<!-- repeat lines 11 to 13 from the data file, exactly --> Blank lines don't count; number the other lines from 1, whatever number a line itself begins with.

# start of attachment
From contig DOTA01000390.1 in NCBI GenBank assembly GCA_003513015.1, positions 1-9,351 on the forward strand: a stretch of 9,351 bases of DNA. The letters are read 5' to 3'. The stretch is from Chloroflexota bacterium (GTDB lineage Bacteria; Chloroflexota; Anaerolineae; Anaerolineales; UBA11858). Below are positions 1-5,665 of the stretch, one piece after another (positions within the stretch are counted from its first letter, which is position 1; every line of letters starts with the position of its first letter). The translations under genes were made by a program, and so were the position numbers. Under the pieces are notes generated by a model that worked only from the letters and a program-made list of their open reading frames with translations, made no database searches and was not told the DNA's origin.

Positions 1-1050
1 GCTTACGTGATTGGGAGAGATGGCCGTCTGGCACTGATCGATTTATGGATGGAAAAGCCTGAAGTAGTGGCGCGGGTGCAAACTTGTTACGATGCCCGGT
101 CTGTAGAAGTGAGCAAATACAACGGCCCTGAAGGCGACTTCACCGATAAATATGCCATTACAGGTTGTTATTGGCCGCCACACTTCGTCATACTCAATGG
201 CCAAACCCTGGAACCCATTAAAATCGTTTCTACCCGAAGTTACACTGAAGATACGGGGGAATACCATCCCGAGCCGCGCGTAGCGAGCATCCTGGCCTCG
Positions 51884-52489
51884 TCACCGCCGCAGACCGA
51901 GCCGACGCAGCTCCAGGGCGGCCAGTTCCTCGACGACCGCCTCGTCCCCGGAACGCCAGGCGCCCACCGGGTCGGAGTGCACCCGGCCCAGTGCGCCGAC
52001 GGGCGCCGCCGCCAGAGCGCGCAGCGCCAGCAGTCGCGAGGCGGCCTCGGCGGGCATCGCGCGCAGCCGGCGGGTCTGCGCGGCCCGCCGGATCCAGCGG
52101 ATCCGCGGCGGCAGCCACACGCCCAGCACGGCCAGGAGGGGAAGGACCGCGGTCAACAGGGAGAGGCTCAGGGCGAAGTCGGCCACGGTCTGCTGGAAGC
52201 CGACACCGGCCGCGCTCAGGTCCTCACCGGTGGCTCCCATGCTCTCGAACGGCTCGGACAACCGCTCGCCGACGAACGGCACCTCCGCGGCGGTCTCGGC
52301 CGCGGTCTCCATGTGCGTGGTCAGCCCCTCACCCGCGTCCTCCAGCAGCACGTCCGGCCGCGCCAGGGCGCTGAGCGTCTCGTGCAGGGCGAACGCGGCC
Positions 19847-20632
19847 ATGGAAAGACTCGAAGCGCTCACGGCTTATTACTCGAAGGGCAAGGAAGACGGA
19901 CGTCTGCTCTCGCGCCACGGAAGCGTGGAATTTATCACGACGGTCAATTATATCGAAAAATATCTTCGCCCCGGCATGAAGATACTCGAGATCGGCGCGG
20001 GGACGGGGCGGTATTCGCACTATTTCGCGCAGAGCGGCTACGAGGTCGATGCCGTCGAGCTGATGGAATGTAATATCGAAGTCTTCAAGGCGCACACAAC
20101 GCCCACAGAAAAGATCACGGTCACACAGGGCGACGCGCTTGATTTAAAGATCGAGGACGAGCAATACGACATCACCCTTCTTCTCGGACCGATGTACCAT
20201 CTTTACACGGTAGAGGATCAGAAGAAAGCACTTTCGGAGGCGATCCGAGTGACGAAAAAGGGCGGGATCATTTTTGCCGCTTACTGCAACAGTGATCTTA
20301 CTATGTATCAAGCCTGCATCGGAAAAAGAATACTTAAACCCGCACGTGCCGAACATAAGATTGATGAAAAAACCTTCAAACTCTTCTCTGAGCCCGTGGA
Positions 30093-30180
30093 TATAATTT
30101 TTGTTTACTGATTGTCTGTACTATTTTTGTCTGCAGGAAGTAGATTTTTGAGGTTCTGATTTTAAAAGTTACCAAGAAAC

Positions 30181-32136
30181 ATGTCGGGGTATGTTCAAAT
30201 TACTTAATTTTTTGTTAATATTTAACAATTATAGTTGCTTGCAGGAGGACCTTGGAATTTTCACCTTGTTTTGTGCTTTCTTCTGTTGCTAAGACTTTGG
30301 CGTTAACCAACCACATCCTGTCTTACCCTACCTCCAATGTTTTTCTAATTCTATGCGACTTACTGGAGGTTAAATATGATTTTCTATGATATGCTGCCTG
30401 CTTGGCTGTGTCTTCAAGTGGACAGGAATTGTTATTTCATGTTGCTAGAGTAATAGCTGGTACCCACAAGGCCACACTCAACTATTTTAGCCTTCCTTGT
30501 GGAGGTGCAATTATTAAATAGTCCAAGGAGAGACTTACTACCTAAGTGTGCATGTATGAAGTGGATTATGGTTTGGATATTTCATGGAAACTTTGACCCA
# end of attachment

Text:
52201 CGACACCGGCCGCGCTCAGGTCCTCACCGGTGGCTCCCATGCTCTCGAACGGCTCGGACAACCGCTCGCCGACGAACGGCACCTCCGCGGCGGTCTCGGC
52301 CGCGGTCTCCATGTGCGTGGTCAGCCCCTCACCCGCGTCCTCCAGCAGCACGTCCGGCCGCGCCAGGGCGCTGAGCGTCTCGTGCAGGGCGAACGCGGCC
Positions 19847-20632